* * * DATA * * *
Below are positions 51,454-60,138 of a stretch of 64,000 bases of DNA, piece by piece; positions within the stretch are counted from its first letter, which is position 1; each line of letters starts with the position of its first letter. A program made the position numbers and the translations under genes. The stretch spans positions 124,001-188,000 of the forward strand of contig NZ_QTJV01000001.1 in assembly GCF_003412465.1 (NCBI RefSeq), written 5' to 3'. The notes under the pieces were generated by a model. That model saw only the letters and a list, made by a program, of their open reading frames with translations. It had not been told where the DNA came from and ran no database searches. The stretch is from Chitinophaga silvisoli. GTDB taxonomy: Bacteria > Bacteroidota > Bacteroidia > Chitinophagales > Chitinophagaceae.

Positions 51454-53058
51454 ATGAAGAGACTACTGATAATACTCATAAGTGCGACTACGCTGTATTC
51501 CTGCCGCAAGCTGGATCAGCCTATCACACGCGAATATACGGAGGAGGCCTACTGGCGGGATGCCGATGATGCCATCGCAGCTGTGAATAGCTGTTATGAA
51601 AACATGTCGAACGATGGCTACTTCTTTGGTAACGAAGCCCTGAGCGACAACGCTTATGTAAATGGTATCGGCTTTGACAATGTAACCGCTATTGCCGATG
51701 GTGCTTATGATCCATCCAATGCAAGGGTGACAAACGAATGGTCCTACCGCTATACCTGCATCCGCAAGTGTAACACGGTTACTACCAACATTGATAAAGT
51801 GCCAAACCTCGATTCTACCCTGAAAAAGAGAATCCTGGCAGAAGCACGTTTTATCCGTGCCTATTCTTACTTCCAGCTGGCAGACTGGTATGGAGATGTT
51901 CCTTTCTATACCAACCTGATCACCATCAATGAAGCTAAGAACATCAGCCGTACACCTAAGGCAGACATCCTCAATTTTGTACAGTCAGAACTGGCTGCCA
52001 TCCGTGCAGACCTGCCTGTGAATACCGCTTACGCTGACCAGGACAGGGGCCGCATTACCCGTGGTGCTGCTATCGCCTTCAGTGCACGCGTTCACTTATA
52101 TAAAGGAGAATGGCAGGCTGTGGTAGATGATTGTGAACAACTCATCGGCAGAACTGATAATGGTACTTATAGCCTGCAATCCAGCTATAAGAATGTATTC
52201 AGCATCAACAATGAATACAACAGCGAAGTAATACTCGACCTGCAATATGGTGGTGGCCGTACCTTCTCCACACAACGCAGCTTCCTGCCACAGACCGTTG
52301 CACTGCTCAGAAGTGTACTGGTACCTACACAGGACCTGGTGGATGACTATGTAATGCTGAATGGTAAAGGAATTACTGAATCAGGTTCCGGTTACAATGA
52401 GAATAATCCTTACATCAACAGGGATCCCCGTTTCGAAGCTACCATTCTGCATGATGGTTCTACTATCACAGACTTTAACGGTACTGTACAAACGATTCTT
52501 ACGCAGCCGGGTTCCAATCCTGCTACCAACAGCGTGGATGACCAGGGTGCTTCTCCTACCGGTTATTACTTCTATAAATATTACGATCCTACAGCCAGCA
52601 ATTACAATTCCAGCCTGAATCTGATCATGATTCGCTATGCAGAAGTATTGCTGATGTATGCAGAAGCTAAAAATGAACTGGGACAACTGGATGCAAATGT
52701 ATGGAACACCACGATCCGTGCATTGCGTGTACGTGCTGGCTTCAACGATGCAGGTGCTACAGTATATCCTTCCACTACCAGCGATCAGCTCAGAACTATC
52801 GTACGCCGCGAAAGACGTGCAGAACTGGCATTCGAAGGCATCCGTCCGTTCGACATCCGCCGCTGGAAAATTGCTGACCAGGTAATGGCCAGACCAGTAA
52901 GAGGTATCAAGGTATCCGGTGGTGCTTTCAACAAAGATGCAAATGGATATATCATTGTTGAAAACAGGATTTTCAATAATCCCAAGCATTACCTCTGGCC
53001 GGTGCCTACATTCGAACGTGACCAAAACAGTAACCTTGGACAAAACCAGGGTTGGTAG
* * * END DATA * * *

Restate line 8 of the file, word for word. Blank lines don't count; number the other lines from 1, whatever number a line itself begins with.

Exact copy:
51901 CCTTTCTATACCAACCTGATCACCATCAATGAAGCTAAGAACATCAGCCGTACACCTAAGGCAGACATCCTCAATTTTGTACAGTCAGAACTGGCTGCCA